In the light of the above, this course is more suited to the following audiences.

  • Telecommunication professionals interested in gaining hands-on knowledge of what exactly goes on in the physical (PHY) layer of a wireless network (this bridging of the gap between academic concepts and industrial practices proves even more valuable if your ultimate purpose is a good job in the wireless industry)
  • Any radio hobbyists
  • General technical persons looking to expand their knowledge outside their areas of specialities

Most importantly, you will become able to visualize the amazing world of signals that lies underneath the seemingly simple process of bits sent and bits received. As an example, see a short demo based on the flowgraph above.

A short demo on unraveling the complex sinusoid

Course Contents

You can access the course here.

  1. Introduction to signals + DSP
  2. Introduction to systems
  3. Linear modulations
  4. Phase Locked Loop (PLL)
  5. Carrier phase synchronization
  6. Carrier frequency synchronization
  7. Timing or clock synchronization
  8. Wireless channel
  9. Equalization
  10. Orthogonal Frequency Division Multiplexing (OFDM)

  11. Customer Testimonials

    Videos are interesting and surely a good addition to the book. Practical exercises and the ability to experiment really help make everything more clear. The examples also show some good tricks to use GNU Radio better. Very good job!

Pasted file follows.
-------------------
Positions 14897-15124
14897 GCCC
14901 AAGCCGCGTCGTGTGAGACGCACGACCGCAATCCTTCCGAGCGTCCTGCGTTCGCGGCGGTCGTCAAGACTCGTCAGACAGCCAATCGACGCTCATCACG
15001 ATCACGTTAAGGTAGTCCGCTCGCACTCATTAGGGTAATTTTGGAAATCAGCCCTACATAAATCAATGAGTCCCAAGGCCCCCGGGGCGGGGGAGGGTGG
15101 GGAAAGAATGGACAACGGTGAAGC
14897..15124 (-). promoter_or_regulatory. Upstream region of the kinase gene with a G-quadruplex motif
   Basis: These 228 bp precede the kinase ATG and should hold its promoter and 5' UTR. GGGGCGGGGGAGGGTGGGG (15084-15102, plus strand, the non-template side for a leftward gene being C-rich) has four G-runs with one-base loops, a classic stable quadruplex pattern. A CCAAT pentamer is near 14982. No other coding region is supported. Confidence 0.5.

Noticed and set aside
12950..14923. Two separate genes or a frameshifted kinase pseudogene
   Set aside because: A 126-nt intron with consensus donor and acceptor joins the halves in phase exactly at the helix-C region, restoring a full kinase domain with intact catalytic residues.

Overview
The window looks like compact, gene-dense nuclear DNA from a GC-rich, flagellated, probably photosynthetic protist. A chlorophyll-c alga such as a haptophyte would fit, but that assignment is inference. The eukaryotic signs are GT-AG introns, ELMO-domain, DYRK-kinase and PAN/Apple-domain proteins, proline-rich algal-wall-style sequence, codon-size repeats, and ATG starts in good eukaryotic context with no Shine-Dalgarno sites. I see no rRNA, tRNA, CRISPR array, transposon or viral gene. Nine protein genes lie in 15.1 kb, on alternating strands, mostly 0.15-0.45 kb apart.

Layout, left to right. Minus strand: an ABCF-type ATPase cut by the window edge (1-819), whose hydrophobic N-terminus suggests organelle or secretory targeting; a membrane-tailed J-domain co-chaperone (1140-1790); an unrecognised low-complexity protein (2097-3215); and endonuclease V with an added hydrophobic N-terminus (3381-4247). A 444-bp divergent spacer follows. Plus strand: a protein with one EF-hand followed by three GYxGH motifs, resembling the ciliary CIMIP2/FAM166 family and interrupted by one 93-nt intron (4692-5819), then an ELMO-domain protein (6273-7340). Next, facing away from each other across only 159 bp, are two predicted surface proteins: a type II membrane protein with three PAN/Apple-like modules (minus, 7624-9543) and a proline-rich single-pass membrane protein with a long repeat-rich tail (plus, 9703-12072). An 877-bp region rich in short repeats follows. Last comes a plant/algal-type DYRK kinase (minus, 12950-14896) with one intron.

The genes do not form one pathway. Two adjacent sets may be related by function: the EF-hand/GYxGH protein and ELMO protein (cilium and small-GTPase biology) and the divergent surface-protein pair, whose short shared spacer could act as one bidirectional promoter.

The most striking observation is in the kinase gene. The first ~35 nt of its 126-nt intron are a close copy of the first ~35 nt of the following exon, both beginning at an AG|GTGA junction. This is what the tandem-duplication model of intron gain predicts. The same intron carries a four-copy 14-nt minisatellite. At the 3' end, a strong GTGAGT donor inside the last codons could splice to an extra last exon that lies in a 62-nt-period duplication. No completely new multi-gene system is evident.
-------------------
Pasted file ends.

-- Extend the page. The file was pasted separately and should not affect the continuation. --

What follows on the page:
Kristoff Bonne – ON1ARF

    This course simplifies communication systems and DSP with illustrations from my favorite software radio toolkit GNU Radio Companion and helps you understand the underlying concepts.

    Murat Sever



    $98  $55

    10-Chapter eBook (PDF, 828 pages)
    Video Lessons (8+ hours)Video Lessons (8+ hours)
    Original SlidesOriginal Slides
    48 GNU Radio Companion (GRC) exercises48 GNU Radio Companion (GRC) exercises



    Frequently Asked Questions


    Q. Is it a guide to build an SDR?

    A. The focus of this course is on the DSP part of an SDR. Using concepts from time and frequency domains, you will come to know how to produce IQ samples on the Tx side that are fed into the SDR hardware. On the Rx side, once the RF signal is converted into IQ samples, you will understand the physical layer (PHY) algorithms leading to the detection of bits.

    Q. Are there any free videos to watch?

    A. Yes. Have a look at the course contents and you will find some videos accessible for a preview.


    Q. Can GNU Radio be installed on Windows as well?

    A. Yes. See this link. Remember that most flowgraphs work with GNU Radio version 3.8 or higher.

An Easy Visual Guide to SDR

Learn about SDR and wireless communications through (a) great visualizations, (b) simple mathematics and (c) answers to a lot of `why' questions. See the sample contents below.
Download the Free Contents

There are 26 letters in English language and countless rules. The language of signal processing is simpler.

- It has only 1 letter: a sample at time 0. From there, we can build any discrete-time signal on which our 1s and 0s can be mapped.

- It has one major rule which is repeatedly employed for demapping the received signal to bits.